It's just, we're here regarding the waste in the back street.
The tenant claims it's her landlord who's responsible for the skip.
Do you know who your landlord was?
The skip has been on the backstreet more or less since she moved in,
and she says it's the landlord that's dealing with the skip.
She's given her landlord's name.
But it's a step in the right direction.
Just need to probably knock on a few more houses,
see if anybody's seen anything.
Hiya. I'm from the council.
It's just regarding all the waste on the back street.
I'm just going to find out... No, no, no.
As far as I'm aware, it's...
-Hold on, she'll tell you in a minute.
-There was a skip there...
They finally find someone who has a memory for details.
Did you see it happen?
No, I saw the van come.
It were... What day are we on today? Wednesday?
It could have been Friday last week.
Possibly Friday last week.
Possibly Friday last week, it could have been.
The skip were full and then, obviously,
they came and picked the skip up.
I don't know whether they left the waste or not.
-I'm not too sure.
-Right. There's a big pile of waste.
-I ain't seen it.
It seems that when the skip company wasn't paid,
they returned and dumped the contents of the skip
behind the house that had rented it.
So let's take a look at Matty and Jeff's case -
a pile of waste blocking an alleyway,
contacts for the landlord for the property it came from
and a lead for the skip hire company.
Could this all lead to a fine,
So we've got a landlord that we can contact, hopefully,
regarding one of the addresses
and also a skip company who has supposedly, er...
..dealt with the waste.
But we've definitely got something to go on for now.
If Matty and Jeff's leads pay off,
somebody could be looking at a court summons,
which could mean up to a £50,000 fine or up to five years' jail time.
Now that's a big price to pay for dumping a load of old rubbish.
In Crawley in Sussex,
partners Sam Lucas and Naveed Ur-Rehman
are council community wardens.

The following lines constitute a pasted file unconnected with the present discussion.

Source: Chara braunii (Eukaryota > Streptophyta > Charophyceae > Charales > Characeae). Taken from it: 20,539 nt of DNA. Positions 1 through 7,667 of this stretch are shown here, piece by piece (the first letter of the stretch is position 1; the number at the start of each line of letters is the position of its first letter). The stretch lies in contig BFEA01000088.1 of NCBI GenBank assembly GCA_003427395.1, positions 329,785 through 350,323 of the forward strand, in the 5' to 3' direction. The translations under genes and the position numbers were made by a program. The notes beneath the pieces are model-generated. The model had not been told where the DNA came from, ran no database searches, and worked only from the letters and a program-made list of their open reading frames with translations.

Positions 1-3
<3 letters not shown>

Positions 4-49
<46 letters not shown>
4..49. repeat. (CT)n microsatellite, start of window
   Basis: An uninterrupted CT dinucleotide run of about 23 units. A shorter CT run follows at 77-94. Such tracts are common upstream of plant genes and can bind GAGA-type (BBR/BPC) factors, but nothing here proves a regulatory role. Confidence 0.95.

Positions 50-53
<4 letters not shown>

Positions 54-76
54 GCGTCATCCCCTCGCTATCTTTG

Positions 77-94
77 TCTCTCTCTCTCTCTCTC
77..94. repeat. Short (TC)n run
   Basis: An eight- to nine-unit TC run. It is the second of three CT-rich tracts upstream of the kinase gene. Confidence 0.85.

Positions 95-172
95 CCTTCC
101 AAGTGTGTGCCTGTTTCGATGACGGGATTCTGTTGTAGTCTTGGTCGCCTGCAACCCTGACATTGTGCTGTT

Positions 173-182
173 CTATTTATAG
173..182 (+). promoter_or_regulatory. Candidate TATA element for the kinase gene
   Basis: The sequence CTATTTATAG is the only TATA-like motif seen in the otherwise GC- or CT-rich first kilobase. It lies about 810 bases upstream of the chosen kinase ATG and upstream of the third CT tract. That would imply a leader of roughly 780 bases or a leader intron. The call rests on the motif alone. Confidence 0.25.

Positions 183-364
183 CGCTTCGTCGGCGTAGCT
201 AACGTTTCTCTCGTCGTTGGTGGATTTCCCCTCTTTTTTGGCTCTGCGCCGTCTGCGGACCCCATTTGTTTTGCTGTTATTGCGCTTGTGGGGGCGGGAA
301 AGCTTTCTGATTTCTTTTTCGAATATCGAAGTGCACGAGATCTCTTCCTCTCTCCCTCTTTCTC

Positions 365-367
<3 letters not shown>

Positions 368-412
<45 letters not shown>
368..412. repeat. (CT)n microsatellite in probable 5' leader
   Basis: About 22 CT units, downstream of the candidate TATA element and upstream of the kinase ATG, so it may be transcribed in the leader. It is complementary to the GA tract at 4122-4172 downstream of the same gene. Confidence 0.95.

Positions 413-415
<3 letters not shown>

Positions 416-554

They're working to stamp out antisocial behaviour around the town
and, when they find it,
they'll need to ensure the culprits are dealt with.
We've got a call that, um...
there's a group of people, either they're drinking or smoking drugs.
It's in Goffs Park in Crawley,
so we're actually heading towards that place.
To reduce incidents of antisocial behaviour
in Crawley's public spaces,
Naveed and Sam can stop and move on anyone found drinking in public.
If they refuse to hand over the alcohol to us,
then we call the police for assistance.
Let's see if we can go and catch them.
Public drinking in this area is prohibited...
..but there might be more than booze at play here.
We'll go and see what they're doing.
They're moving now.
But Naveed and Sam are in pursuit.
Hello, guys. Are you all right?
We are the wardens, Crawley Council.
Can I ask what you're doing here, sir?
This area, basically, a lot of drinkers, people who come and drink.
This is an area well-known to the Crawley wardens.
OK, people do come and do the business of drugs.
-And drugs dealing.
-And drugs dealing as well.
No alcohol here, but evidence of something more worrying
just around the corner.
Naveed's just found an empty morphine bottle and also some foil,
which is quite common with using drugs.
Of course, we don't know if this group was involved in drugs